You might also have heard of Lookalike Audiences, which are a form of Custom Audience – essentially where Facebook tries to find a whole bunch of people who are like whatever Custom Audience you feed Facebook. So, I might ask Facebook to build a Lookalike Audience based off my web traffic, and it will try and identify a whole bunch of people similar to those who visit my site.
Narrowing & Excluding
If that wasn’t enough, all these targeting options can be combined in endless combinations. For example, I might want to run an ad for a new release to those who have visited my site in the last 3 months, but I might not want to include anyone on my mailing list as they will be getting a couple of emails about it anyway — so I can exclude those people. Or I can also exclude anyone who already likes my page. Or I can exclude anyone that owns a Kindle, because I might do a specific ad for them. Or all men, because I want to word the ad text differently.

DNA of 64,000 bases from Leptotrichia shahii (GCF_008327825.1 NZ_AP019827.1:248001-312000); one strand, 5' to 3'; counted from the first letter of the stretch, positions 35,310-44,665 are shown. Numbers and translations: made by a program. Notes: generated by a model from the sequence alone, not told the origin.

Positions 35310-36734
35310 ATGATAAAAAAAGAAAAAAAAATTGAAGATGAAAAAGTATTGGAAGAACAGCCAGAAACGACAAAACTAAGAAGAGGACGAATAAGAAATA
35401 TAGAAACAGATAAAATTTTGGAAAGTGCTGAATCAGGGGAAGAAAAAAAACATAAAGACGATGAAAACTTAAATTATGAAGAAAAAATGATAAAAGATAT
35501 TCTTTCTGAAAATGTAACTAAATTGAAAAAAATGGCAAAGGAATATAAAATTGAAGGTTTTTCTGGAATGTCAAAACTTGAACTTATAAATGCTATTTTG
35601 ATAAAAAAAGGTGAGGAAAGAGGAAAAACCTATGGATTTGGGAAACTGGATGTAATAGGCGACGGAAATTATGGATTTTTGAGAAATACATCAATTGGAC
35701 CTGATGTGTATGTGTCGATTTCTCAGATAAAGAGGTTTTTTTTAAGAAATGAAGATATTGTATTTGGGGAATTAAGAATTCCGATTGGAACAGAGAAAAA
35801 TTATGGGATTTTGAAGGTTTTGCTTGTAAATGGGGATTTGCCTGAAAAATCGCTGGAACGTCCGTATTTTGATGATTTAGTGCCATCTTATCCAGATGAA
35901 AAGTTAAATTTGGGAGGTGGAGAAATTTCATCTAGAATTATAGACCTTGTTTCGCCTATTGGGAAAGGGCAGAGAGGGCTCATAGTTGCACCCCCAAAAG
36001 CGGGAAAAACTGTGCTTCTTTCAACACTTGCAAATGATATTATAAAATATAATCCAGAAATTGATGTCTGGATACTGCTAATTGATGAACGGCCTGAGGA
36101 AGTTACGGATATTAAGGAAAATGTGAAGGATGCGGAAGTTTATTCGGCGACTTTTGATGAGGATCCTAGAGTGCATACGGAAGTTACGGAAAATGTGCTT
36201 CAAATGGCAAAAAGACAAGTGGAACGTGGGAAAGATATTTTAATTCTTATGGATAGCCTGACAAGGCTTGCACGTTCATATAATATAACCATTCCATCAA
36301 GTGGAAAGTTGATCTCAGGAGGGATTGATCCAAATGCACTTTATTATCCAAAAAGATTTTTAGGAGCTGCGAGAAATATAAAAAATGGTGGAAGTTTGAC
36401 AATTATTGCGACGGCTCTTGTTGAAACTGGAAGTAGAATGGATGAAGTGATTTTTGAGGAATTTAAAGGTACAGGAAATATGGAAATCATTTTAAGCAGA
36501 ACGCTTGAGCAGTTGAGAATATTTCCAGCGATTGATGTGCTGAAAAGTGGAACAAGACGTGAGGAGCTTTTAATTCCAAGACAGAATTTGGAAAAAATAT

The options are exhaustive, and you will probably start off overwhelmed before starting to explore them more and more. Bringing down costs to a manageable level on Facebook is not that different to any other ad platform. Success in any form of digital marketing is almost always about drilling down to the exact niche that will most positively respond to your ads, not advertising in a hopeful sense to a broader crowd. This means slicing and dicing the audience as much as possible to exclusively target those who most definitely like the kind of books you write.